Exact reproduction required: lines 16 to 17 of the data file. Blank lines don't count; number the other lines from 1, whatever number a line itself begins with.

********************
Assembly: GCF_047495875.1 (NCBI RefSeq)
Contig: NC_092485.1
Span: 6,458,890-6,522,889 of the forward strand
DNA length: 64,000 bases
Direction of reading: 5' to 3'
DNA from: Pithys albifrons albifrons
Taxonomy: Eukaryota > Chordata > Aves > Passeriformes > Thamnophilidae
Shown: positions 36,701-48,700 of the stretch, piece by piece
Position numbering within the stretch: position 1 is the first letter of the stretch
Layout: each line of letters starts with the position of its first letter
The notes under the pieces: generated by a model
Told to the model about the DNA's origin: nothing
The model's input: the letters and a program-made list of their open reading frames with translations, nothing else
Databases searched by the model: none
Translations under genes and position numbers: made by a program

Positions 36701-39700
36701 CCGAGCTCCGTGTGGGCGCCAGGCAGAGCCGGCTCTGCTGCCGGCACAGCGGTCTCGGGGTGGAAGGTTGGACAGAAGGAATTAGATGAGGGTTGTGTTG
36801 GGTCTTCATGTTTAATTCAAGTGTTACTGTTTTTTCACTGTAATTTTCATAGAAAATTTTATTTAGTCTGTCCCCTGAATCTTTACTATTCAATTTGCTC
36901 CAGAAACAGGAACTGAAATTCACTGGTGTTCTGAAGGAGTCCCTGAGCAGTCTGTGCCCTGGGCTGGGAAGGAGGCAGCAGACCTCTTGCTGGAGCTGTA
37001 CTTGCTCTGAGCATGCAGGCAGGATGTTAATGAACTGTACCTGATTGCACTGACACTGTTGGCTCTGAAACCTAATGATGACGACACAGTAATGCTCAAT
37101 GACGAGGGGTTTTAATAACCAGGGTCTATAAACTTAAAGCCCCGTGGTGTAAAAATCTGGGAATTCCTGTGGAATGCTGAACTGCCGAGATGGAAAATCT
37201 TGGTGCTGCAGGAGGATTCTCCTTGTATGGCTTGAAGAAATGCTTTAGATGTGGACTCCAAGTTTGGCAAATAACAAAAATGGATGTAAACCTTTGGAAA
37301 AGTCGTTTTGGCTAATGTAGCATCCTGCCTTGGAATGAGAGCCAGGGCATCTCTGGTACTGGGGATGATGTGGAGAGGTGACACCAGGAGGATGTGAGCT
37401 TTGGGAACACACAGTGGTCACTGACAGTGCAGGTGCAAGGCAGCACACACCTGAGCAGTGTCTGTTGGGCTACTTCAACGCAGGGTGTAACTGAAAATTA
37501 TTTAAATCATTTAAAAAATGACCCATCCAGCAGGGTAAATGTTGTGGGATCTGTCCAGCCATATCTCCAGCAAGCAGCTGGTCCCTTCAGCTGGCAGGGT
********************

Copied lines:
Positions 36701-39700
36701 CCGAGCTCCGTGTGGGCGCCAGGCAGAGCCGGCTCTGCTGCCGGCACAGCGGTCTCGGGGTGGAAGGTTGGACAGAAGGAATTAGATGAGGGTTGTGTTG